Where do we most often find real truth, real facts in a new era of Internet hoaxes, fake news stories and new political administrations that tout their own “alternative facts”?
Many citizens appear confused and worried. News stories from the BBC and the New York Times and Money magazine are reporting (with proof) that dystopian novels such as 1984 by George Orwell and Brave New World by Aldous Huxley are seeing a noticeable boost in sales. After Meryl Streep’s anti-Trump and pro-journalism speech at the Golden Globe awards in January, donations picked up to the Committee to Protect Journalists. Subscriptions to the New York Times and other newspapers have picked up dramatically since Donald Trump was elected president according to the Columbia Journalism Review and other sources.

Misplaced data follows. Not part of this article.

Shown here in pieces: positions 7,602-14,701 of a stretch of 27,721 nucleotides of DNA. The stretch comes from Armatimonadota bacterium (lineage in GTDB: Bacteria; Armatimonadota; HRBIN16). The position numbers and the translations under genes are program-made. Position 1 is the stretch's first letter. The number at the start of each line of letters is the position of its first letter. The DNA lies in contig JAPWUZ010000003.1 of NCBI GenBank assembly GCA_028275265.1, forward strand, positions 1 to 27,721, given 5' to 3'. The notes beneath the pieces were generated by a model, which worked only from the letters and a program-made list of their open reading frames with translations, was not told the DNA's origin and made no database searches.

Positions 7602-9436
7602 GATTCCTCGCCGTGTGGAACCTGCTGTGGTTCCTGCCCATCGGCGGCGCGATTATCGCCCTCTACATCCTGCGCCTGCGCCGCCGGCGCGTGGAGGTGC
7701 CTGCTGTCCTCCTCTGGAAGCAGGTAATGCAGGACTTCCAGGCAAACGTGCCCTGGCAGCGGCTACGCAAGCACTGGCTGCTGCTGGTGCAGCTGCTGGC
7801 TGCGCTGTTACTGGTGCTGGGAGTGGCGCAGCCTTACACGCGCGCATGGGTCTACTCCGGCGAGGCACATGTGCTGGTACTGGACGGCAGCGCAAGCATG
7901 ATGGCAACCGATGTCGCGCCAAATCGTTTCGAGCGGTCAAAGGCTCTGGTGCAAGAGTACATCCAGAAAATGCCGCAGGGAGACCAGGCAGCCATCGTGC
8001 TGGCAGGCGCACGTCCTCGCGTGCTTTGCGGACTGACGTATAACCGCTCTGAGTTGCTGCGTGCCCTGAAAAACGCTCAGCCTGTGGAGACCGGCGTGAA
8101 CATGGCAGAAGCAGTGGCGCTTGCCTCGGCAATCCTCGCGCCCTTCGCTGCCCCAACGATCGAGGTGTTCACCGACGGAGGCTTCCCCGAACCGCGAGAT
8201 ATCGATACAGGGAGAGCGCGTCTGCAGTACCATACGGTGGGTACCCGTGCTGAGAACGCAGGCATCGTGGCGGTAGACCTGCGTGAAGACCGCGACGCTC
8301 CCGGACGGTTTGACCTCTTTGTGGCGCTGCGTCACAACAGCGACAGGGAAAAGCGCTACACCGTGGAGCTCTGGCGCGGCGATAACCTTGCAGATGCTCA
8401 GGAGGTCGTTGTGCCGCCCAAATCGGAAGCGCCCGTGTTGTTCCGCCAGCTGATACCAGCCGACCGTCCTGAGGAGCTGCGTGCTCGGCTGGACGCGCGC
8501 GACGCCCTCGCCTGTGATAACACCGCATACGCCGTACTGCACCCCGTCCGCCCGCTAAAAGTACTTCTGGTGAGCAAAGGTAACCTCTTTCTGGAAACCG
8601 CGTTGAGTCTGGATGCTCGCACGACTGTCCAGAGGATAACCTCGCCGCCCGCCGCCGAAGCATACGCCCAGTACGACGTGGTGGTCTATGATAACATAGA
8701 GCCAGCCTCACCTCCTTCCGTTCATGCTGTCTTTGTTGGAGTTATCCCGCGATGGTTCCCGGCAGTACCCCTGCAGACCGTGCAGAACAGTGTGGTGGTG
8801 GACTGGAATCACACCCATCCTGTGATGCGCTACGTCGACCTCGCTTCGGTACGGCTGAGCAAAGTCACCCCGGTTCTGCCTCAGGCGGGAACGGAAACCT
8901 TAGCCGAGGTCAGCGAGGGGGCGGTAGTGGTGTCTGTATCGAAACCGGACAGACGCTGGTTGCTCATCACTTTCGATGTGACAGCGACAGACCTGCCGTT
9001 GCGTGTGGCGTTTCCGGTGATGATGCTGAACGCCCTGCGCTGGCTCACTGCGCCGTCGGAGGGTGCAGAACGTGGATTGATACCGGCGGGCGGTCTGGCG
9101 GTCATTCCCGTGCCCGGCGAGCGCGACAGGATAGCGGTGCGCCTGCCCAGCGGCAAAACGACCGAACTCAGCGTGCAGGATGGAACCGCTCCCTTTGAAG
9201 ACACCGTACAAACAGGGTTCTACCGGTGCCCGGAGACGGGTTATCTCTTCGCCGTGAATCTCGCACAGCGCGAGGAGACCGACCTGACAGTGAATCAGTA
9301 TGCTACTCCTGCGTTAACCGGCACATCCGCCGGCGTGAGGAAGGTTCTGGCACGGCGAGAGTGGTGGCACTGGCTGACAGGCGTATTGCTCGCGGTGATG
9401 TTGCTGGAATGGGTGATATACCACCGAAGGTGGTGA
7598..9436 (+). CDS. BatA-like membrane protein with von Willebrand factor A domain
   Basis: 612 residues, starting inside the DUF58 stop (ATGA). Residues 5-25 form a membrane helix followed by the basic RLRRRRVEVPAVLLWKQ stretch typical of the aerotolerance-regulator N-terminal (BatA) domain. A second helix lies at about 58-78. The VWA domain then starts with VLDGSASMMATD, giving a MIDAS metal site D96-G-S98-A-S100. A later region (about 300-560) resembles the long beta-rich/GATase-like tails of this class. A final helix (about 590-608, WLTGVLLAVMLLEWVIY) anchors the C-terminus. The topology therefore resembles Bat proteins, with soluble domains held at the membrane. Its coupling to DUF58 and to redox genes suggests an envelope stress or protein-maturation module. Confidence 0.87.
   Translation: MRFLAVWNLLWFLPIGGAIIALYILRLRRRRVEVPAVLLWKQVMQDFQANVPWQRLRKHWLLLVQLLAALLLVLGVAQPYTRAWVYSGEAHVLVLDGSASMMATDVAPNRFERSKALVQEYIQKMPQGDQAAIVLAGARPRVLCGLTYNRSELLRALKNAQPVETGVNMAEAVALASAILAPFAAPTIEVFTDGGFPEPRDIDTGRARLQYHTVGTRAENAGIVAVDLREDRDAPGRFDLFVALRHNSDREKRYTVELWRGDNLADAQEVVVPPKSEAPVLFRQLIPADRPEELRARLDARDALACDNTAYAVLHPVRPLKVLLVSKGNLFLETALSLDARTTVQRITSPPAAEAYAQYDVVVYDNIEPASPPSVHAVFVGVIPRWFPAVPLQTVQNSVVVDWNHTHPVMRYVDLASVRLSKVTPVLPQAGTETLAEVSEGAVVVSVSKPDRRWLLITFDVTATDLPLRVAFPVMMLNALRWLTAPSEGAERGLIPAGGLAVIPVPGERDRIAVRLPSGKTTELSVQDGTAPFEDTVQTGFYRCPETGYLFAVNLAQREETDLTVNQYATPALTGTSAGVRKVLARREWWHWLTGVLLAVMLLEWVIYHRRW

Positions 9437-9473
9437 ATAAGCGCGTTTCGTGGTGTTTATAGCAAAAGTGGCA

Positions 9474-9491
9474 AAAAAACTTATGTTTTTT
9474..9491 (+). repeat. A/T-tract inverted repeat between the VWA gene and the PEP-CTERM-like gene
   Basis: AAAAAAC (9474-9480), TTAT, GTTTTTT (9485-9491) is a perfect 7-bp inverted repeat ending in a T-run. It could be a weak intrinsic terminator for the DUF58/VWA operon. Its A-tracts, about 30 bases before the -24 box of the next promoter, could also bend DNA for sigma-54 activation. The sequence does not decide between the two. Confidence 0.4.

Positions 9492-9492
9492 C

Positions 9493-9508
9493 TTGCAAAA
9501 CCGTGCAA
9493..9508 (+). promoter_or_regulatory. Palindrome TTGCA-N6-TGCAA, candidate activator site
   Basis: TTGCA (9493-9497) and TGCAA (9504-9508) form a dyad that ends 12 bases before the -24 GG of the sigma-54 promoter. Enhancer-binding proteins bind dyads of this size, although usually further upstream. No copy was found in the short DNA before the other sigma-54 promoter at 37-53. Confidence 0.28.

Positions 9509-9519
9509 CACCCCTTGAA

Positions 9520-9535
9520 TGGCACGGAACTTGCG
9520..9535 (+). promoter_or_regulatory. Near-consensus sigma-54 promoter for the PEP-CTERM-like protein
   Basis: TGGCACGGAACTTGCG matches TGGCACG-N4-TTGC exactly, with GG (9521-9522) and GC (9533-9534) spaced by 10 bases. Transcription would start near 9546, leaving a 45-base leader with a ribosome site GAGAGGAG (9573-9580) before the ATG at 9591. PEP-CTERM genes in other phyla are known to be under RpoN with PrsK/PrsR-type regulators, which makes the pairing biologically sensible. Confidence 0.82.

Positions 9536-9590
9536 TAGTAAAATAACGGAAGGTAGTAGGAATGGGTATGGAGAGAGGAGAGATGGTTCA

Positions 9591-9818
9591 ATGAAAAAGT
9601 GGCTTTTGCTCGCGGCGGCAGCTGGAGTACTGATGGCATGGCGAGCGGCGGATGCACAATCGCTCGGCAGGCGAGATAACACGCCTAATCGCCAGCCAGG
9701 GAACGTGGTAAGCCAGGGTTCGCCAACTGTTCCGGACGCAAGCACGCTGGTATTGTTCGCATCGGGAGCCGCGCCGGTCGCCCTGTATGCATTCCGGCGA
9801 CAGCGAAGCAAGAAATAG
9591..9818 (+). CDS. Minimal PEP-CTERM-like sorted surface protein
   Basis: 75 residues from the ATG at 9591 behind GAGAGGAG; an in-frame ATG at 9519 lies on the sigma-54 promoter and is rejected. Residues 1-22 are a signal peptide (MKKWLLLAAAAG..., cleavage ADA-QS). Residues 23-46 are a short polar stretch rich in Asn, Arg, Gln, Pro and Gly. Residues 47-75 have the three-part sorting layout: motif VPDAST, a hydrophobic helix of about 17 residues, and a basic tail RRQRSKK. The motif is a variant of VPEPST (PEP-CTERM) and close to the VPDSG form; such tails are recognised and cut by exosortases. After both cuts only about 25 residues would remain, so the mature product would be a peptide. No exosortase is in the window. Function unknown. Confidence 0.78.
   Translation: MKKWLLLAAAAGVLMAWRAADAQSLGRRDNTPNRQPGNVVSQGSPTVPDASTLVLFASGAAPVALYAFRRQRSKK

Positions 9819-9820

Meanwhile, I’ve been hearing from several well-educated friends, who are wondering if their own reading habits are leading them toward facts or fiction. “Hey man. Got a question for you on this ‘fake news’ thing,” wrote one friend from my high school years. “What’s your advice and do you have an opinion on where to find some form of truth in our media today?”
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